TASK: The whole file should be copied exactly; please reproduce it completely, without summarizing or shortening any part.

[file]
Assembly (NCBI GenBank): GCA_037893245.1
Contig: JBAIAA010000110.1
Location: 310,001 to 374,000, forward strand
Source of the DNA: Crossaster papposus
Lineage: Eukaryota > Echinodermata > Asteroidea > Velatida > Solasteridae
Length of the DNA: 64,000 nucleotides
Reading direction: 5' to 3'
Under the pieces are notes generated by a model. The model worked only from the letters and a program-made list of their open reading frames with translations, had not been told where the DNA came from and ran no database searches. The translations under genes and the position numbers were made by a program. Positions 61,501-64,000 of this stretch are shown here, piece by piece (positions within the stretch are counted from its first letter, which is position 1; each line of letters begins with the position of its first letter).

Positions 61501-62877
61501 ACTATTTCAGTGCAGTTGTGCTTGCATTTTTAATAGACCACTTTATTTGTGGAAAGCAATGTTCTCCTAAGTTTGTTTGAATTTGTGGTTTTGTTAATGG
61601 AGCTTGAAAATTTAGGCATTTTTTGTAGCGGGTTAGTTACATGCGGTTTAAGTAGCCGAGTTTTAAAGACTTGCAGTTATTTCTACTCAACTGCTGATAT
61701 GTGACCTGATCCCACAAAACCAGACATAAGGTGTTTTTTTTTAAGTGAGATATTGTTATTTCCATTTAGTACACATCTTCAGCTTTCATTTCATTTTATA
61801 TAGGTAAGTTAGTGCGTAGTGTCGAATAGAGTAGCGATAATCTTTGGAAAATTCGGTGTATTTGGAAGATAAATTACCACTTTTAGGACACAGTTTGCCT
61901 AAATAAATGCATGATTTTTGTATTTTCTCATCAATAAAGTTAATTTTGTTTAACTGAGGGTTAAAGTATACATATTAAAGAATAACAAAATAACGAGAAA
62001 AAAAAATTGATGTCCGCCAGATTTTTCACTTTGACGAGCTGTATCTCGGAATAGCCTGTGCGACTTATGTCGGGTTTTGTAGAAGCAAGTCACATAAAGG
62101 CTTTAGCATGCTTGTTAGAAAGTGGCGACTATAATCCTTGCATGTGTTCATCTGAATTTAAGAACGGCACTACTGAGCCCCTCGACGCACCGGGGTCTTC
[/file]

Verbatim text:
Assembly (NCBI GenBank): GCA_037893245.1
Contig: JBAIAA010000110.1
Location: 310,001 to 374,000, forward strand
Source of the DNA: Crossaster papposus
Lineage: Eukaryota > Echinodermata > Asteroidea > Velatida > Solasteridae
Length of the DNA: 64,000 nucleotides
Reading direction: 5' to 3'
Under the pieces are notes generated by a model. The model worked only from the letters and a program-made list of their open reading frames with translations, had not been told where the DNA came from and ran no database searches. The translations under genes and the position numbers were made by a program. Positions 61,501-64,000 of this stretch are shown here, piece by piece (positions within the stretch are counted from its first letter, which is position 1; each line of letters begins with the position of its first letter).

Positions 61501-62877
61501 ACTATTTCAGTGCAGTTGTGCTTGCATTTTTAATAGACCACTTTATTTGTGGAAAGCAATGTTCTCCTAAGTTTGTTTGAATTTGTGGTTTTGTTAATGG
61601 AGCTTGAAAATTTAGGCATTTTTTGTAGCGGGTTAGTTACATGCGGTTTAAGTAGCCGAGTTTTAAAGACTTGCAGTTATTTCTACTCAACTGCTGATAT
61701 GTGACCTGATCCCACAAAACCAGACATAAGGTGTTTTTTTTTAAGTGAGATATTGTTATTTCCATTTAGTACACATCTTCAGCTTTCATTTCATTTTATA
61801 TAGGTAAGTTAGTGCGTAGTGTCGAATAGAGTAGCGATAATCTTTGGAAAATTCGGTGTATTTGGAAGATAAATTACCACTTTTAGGACACAGTTTGCCT
61901 AAATAAATGCATGATTTTTGTATTTTCTCATCAATAAAGTTAATTTTGTTTAACTGAGGGTTAAAGTATACATATTAAAGAATAACAAAATAACGAGAAA
62001 AAAAAATTGATGTCCGCCAGATTTTTCACTTTGACGAGCTGTATCTCGGAATAGCCTGTGCGACTTATGTCGGGTTTTGTAGAAGCAAGTCACATAAAGG
62101 CTTTAGCATGCTTGTTAGAAAGTGGCGACTATAATCCTTGCATGTGTTCATCTGAATTTAAGAACGGCACTACTGAGCCCCTCGACGCACCGGGGTCTTC